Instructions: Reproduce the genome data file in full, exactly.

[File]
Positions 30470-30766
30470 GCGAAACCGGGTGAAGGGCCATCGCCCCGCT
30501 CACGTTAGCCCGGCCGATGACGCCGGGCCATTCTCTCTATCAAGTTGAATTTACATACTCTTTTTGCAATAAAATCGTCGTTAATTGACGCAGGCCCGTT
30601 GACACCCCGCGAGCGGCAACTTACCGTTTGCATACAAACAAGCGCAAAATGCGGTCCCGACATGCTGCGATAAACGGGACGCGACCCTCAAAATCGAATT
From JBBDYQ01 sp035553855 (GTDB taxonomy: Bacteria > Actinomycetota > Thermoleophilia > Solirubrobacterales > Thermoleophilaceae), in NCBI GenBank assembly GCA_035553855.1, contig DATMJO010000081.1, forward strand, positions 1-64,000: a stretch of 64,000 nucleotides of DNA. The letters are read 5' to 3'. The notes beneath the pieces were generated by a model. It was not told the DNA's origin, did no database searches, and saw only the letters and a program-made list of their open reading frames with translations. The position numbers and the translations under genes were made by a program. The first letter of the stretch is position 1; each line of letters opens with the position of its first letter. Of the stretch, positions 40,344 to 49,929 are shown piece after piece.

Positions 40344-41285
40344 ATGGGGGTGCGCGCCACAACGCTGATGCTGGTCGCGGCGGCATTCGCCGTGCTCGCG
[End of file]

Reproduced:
Positions 30470-30766
30470 GCGAAACCGGGTGAAGGGCCATCGCCCCGCT
30501 CACGTTAGCCCGGCCGATGACGCCGGGCCATTCTCTCTATCAAGTTGAATTTACATACTCTTTTTGCAATAAAATCGTCGTTAATTGACGCAGGCCCGTT
30601 GACACCCCGCGAGCGGCAACTTACCGTTTGCATACAAACAAGCGCAAAATGCGGTCCCGACATGCTGCGATAAACGGGACGCGACCCTCAAAATCGAATT
From JBBDYQ01 sp035553855 (GTDB taxonomy: Bacteria > Actinomycetota > Thermoleophilia > Solirubrobacterales > Thermoleophilaceae), in NCBI GenBank assembly GCA_035553855.1, contig DATMJO010000081.1, forward strand, positions 1-64,000: a stretch of 64,000 nucleotides of DNA. The letters are read 5' to 3'. The notes beneath the pieces were generated by a model. It was not told the DNA's origin, did no database searches, and saw only the letters and a program-made list of their open reading frames with translations. The position numbers and the translations under genes were made by a program. The first letter of the stretch is position 1; each line of letters opens with the position of its first letter. Of the stretch, positions 40,344 to 49,929 are shown piece after piece.

Positions 40344-41285
40344 ATGGGGGTGCGCGCCACAACGCTGATGCTGGTCGCGGCGGCATTCGCCGTGCTCGCG